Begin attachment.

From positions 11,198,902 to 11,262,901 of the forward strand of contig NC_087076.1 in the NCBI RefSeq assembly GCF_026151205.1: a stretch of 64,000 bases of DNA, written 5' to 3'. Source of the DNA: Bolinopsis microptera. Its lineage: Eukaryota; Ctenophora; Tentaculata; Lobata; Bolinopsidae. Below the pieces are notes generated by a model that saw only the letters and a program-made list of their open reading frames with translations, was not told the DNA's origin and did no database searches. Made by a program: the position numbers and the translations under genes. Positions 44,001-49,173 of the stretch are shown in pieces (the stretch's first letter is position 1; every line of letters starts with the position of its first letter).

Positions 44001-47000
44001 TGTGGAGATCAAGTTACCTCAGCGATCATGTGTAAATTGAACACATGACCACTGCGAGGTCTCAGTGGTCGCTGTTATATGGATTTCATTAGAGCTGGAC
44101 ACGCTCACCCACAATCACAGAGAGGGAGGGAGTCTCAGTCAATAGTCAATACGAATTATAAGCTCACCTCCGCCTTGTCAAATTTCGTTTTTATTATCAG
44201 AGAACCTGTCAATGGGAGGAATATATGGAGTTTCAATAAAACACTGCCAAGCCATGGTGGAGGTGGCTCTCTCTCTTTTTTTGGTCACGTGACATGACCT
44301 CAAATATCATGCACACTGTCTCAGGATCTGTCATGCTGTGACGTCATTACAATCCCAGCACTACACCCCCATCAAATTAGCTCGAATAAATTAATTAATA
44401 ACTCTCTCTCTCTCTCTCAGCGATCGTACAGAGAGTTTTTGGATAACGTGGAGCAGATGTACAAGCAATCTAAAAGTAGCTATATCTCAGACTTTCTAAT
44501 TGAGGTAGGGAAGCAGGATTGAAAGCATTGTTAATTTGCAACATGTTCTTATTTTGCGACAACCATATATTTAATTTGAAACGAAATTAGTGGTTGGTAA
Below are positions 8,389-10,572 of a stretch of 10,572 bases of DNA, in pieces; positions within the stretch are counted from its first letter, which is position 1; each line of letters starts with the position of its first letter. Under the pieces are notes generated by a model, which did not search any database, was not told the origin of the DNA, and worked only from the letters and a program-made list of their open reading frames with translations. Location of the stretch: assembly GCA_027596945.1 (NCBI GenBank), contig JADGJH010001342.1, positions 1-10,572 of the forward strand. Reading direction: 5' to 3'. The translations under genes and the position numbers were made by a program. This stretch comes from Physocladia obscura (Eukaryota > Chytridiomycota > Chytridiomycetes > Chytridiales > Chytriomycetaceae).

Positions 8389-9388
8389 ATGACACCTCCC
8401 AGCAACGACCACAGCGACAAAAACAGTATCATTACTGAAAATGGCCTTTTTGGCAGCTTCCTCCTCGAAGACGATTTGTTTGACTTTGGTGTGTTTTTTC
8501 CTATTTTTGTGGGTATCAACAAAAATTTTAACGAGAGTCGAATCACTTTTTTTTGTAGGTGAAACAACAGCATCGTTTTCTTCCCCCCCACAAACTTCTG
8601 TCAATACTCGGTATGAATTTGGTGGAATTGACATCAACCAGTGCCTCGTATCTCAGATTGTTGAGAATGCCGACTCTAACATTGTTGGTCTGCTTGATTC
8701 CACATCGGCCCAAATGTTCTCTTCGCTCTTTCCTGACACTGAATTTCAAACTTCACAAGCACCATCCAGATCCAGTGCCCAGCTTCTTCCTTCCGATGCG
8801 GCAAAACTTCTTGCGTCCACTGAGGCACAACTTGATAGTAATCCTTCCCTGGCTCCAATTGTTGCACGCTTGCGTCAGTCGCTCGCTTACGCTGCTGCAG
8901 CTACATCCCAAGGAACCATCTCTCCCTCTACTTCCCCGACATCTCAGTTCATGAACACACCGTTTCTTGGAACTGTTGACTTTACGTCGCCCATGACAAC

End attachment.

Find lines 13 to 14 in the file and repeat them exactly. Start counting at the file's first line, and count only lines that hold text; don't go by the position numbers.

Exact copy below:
8501 CTATTTTTGTGGGTATCAACAAAAATTTTAACGAGAGTCGAATCACTTTTTTTTGTAGGTGAAACAACAGCATCGTTTTCTTCCCCCCCACAAACTTCTG
8601 TCAATACTCGGTATGAATTTGGTGGAATTGACATCAACCAGTGCCTCGTATCTCAGATTGTTGAGAATGCCGACTCTAACATTGTTGGTCTGCTTGATTC